This booklet is for people living with a mental health problem or mental illness, whose children are aged between two and seven years. It’s also for partners, family and friends. It contains helpful ideas about being the best parent you can when you’re not as well as you’d like to be and ways to support your child’s development during their special early years. Produced in consultation with parents who have a lived experience of mental illness, their carers and supports, workers, academics and policy makers. A detachable care plan folder is included.


Helping To Piece The Puzzle Together - Early childhood worker's booklet

This is a resource that accompanies the 'Piecing the Puzzle Together' booklet. Produced for early childhood workers, it helps them work with children and families where a parent has a mental illness or mental health problem. It was produced with input from staff in childcare centres and junior primary education.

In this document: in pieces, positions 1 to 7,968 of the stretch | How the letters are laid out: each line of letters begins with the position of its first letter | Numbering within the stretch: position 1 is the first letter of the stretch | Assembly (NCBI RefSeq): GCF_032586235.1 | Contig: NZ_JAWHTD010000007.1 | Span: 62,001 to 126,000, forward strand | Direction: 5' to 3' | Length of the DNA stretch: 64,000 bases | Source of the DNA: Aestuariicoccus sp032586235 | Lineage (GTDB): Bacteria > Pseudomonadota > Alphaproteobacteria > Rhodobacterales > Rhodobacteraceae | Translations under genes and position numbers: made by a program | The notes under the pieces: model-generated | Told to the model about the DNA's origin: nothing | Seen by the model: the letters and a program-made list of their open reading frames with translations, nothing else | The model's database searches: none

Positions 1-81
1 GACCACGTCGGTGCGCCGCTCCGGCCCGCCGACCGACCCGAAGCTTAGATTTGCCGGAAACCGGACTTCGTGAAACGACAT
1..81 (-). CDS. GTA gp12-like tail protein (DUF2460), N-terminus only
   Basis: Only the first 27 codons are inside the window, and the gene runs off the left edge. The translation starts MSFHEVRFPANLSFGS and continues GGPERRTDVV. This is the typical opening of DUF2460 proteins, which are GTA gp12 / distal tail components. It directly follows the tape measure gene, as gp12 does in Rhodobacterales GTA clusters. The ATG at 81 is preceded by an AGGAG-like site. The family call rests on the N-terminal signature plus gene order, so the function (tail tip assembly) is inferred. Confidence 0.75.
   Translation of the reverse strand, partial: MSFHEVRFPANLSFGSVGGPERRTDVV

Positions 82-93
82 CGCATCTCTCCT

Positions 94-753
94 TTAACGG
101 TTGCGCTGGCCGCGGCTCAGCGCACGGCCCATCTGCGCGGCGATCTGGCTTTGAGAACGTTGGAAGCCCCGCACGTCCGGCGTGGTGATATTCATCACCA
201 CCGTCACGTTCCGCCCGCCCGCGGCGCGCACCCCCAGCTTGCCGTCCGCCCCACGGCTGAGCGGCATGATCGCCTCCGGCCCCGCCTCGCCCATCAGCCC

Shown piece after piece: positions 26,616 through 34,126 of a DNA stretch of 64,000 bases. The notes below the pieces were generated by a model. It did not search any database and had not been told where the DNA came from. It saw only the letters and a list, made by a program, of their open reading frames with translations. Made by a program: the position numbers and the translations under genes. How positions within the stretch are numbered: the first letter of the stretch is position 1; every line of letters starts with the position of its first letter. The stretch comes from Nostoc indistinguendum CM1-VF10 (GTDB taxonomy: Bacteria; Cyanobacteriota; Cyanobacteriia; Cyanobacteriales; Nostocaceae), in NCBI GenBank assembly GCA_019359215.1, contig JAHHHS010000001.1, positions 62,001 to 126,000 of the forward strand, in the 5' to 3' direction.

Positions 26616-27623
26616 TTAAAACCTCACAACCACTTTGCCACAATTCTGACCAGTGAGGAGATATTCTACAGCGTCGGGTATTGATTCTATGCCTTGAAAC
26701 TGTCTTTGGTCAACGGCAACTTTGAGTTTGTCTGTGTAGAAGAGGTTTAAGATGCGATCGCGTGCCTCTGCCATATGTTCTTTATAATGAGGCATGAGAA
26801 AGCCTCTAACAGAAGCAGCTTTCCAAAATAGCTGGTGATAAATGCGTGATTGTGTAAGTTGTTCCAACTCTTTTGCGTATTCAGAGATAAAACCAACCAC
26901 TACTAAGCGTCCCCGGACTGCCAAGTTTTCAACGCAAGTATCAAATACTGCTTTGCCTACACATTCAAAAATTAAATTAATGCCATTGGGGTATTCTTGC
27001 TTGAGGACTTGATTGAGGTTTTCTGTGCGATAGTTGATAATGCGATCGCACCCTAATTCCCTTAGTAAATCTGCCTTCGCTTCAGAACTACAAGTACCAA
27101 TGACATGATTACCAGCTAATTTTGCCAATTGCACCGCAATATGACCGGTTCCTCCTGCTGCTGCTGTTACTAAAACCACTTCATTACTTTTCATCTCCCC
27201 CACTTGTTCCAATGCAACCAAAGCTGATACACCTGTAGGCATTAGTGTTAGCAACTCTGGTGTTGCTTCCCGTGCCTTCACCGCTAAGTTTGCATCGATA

Additional support resources for educators can be found at the early childhood section of this website.

Supporting children of parents with a mental illness - A resource for primary school workers

Supporting children of parents with a mental illness - A resource for primary school workers

Information about how primary schools can help students and their families, when these children have a parent (or parents) who experience mental illness.

'Pathways of care' resource

'Pathways of care' resource

This is a resource that supports professionals and teams to reflect on the information resources, networks and supports available for children, parents and families.